This preview shows page 1. Sign up to view the full content.
Unformatted text preview: Membrane Structure and Function
Lecture 07, Cole Gilbert September 12, 2008 PHI TUG!!!
Are YOU man enough to take on the Cornell Men’s Wrestling Team?
What: TUG-O-WAR tournament, FREE food, MUSIC Where: Court/Kay/Bauer Courtyard, North Campus When: Sunday, September 21st at 1:00pm Why: Support the Hole in the Wall Camps (send kids suffering from various How to sign up: Send an e-mail to [email protected] or go to www.phitug.org or just show up
diseases to summer camp) ! "#$$ "% #&' ( ' #
Sponsored By Cornell Student Society for Public Health csspublichealth.org 1 . / 01 2 4& 1 5 6* 2 21 ," * 8 + 8 $ 1# $ . ; / 1 1! 9 : 1 3 3 3 7 *" + , %" % + !# " $ %& %( " ') “MEET YOUR PROFESSOR” GUEST: Dr. Cole Gilbert, Instructor, BioG 1101 Room 302AB APPEL DINING HALL
Meeting place: West Entrance to Appel Center at 5:45pm Monday, 15 Sep. 2008 All BioG 1101 students are expected to participate in one Explorations Program. Registration materials will be distributed in lecture today, Friday, September 12. Electronic registration will begin at 7:30 a.m. on Monday, September 15 using the course website. --|-- Programs are filled on a first-come-first served basis, so register early to ensure placement in your top choice --|-- Registration deadline is Friday, September 19 at noon. --|-Register by the deadline, attend, and evaluate your program to receive full credit. Contact Debbie Doolittle: [email protected] with your questions. Where we’re going 1. Lipids and steroids 2. Membrane models 3. Membrane proteins 4. Passive permeability 5. Active permeability Lipids: Fats & oils
Fatty acids (FA): long carbon chains ending in carboxylic acid
Straight chain (saturated) FAs tend to be firmer Kink due to double bond (unsaturated) tend to be oilier Stearic acid = = Oleic acid 2 2 2 Storage Lipids: Acylglycerols Phospholipids: components of membranes
Heads – polar, hydrophilic Twin tails – non-polar, hydrophobic Ester Linkage (b) Fat molecule (a triacylglycerol or triglyceride) Steroids
found in plants and animals 1. important components of membranes – regulate fluidity 2. used as hormones Plant sterols sitosterol cholesterol
stigmasterol Sex hormones Insect sterols ecdysone progesterone Illegal sterols moulting hormone aldosterone testosterone estradiol Androl ® 3 MEMBRANE STRUCTURE
1915 Data: Membrane consists of phospholipids and proteins 1925 Data: Stable phospholipid bilayer can selfassemble 1935 Data: Membrane is more wettable than a pure phospholipid bilayer Red blood cell ghosts 1915 Davson & Danielli propose sandwich model with more hydrophilic proteins on the outside 1950s Data: Transmission electron microscopy (TEM) reveals 3 layered sandwich Problems with Davson-Danielli model
Data: Cholesterol is present in membranes of eukaryotes, but not in prokaryotes Data: Plasma membrane is 7-8 nm thick, 3 layers but mitochondrial membrane is only 5-6 nm thick and looks like a row of beads, not a sandwich Data: Protein composition differs in different membranes inside Most inconsistent data: membrane proteins are not very soluble in water and have hydrophobic regions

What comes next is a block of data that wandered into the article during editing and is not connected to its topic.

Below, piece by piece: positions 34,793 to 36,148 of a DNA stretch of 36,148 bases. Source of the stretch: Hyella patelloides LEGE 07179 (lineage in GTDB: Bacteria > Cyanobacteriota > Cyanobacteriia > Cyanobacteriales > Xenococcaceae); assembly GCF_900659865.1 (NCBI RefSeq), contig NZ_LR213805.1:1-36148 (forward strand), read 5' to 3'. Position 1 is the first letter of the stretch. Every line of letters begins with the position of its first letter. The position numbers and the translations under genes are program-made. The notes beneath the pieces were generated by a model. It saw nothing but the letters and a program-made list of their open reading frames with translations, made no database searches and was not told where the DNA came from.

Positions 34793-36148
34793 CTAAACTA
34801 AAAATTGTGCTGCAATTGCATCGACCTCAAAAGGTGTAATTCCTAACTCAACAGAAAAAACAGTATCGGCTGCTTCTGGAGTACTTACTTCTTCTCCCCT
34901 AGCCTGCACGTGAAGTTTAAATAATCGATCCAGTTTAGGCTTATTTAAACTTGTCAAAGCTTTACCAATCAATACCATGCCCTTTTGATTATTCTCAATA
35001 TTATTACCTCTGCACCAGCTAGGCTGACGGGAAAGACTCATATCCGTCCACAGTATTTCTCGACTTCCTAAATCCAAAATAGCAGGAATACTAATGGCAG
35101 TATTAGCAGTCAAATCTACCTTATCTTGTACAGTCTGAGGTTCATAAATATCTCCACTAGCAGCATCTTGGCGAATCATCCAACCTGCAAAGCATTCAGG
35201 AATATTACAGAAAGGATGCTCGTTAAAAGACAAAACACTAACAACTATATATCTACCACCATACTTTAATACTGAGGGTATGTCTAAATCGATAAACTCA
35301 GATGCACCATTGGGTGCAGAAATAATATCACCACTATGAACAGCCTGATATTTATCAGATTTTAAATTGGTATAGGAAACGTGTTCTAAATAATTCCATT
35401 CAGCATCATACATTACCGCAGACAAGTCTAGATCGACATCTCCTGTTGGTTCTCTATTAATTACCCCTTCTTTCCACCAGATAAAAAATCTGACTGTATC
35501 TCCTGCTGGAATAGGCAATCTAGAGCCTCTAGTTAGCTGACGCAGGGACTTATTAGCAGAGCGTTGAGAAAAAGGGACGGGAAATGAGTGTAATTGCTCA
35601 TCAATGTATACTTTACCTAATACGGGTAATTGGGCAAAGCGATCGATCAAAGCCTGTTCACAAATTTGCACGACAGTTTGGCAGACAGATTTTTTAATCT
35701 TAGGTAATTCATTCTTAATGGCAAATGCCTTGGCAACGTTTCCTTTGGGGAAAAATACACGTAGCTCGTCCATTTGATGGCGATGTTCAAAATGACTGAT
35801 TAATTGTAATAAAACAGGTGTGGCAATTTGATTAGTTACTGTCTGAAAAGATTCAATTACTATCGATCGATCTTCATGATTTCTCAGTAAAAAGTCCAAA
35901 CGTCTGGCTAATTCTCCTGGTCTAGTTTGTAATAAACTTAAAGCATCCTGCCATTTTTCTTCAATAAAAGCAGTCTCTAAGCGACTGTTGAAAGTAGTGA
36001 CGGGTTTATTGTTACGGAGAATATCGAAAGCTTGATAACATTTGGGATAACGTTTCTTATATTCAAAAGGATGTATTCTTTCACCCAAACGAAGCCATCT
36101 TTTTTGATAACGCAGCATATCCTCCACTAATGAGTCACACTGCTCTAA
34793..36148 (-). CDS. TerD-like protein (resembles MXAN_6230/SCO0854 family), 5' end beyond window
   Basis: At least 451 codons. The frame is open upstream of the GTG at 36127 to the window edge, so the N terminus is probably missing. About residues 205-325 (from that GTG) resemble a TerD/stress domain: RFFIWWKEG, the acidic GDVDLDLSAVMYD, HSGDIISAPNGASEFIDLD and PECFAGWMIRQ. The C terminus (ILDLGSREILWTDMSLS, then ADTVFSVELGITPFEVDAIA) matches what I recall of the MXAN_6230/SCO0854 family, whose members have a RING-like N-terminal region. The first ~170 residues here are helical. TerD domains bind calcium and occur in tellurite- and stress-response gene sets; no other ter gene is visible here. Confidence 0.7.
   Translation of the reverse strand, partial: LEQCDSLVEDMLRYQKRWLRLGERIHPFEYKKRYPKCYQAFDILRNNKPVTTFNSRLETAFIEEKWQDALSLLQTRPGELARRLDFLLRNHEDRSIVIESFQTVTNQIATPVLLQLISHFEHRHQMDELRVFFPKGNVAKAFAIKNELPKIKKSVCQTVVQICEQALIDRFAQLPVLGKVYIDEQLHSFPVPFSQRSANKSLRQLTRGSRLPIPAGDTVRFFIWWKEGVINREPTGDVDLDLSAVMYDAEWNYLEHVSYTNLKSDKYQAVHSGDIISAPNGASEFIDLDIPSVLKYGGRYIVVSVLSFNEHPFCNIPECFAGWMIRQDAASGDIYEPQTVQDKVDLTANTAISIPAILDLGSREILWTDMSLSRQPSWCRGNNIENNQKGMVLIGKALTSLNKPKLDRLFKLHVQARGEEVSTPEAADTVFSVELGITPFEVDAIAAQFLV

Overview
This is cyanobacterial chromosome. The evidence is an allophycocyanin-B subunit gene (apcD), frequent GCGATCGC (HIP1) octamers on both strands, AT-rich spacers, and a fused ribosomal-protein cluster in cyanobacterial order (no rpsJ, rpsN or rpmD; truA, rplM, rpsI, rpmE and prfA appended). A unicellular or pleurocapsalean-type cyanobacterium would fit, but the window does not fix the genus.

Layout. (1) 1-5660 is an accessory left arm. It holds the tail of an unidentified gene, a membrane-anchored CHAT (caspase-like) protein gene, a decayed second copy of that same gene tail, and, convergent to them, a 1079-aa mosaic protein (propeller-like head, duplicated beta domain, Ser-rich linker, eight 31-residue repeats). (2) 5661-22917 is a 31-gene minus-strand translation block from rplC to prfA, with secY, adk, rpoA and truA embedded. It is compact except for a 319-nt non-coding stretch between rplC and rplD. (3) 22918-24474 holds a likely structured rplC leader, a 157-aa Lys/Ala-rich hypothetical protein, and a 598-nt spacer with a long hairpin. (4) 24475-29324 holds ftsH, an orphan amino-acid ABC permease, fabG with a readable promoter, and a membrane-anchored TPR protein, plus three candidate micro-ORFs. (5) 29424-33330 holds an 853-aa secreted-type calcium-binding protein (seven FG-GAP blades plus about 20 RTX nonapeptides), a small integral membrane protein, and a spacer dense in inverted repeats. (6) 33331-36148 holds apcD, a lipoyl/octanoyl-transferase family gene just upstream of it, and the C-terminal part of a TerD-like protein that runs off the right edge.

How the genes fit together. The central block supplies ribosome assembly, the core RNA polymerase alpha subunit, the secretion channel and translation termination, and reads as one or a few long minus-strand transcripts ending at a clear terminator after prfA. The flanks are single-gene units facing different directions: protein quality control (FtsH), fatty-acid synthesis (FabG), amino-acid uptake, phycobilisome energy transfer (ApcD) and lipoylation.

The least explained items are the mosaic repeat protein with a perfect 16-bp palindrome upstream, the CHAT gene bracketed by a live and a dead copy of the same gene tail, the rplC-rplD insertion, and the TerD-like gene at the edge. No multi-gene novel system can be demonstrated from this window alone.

me ran mb e outside Fluid Mosaic model
SJ Singer & GL Nicholson, 1972
hydrophilic region of protein Prediction: Freeze fracture, scanning electron microscopy (SEM) should reveal proteins embedded in the membrane phospholipid bilayer hydrophobic region of protein Freeze fracture replicas of membranes are studded with globular proteins
Extracellular half of bilayer viewed from within (E face) The scientific way of knowing
eureka ! EUREKA ! form hypothesis form alternative hypothesis test predictions with experiments & new observations Cytoplasmic half of bilayer viewed from outside (P face) do new data fit predictions? no Wait for call from Stockholm draw conclusions publish yes 4 Fluidity of membrane - lipids
Membrane fluidity depends upon lipid components of membrane, temperature
more fluid Classes of Membrane Proteins cis unsaturated hydrocarbon tails with kinks Effect of cholesterol varies with temperature. At body temperature it stiffens by impeding flow of phospholipids At cooler temperature it makes more fluid by preventing tight packing integral (amphipathic) peripheral some are more fluid than others Why some membrane proteins are not fluid
Protein aggregation Protein tethering external internal Cell-cell interactions (junctions) Membrane permeability is selective hydrated ions Movement of molecules across a membrane is driven by diffusion, a passive process Rate of movement depends upon…
Temperature Concentration gradient Charge Permeability of membrane area transport protein or not Diffusion across a membrane is passive single type of molecule two types of molecule 5 Osmosis: special case of diffusion of water Movement of water into a cell causes increase in volume or increase in pressure (and vice versa)
concentration of impermeable solutes external to the cell high Sugar molecules too large to pass through the membrane Therefore, organisms try to regulate the osmotic pressure on the membrane Passive movement of molecules across the membrane with the help of transport proteins Facilitated diffusion Aquaporin: water channel
Peter Agre (Nobel Prize 2003) Some molecules require active transport to be moved across a membrane
Typically fueled by energy from hydrolysis of ATP (or GTP) Molecules can be moved against their concentration gradient
e.g., Sodium/Potassium pump - maintains a concentration gradient for both K+ and Na+
Na+ Na+ Na+ Na+ Na+ Na+ Na+ P ADP ATP P Na+ Na+ Co-Transport: active transport driven by energy from a concentration gradient K+ K+ K+ K+ K+ K+ P P Proton pump creates voltage gradient. coupled transport uses electrogenic energy to move solute against concentration gradient 6 Up next Composition of Cells 7 ...
View Full Document
This note was uploaded on 10/13/2009 for the course BIO G 1101 at Cornell.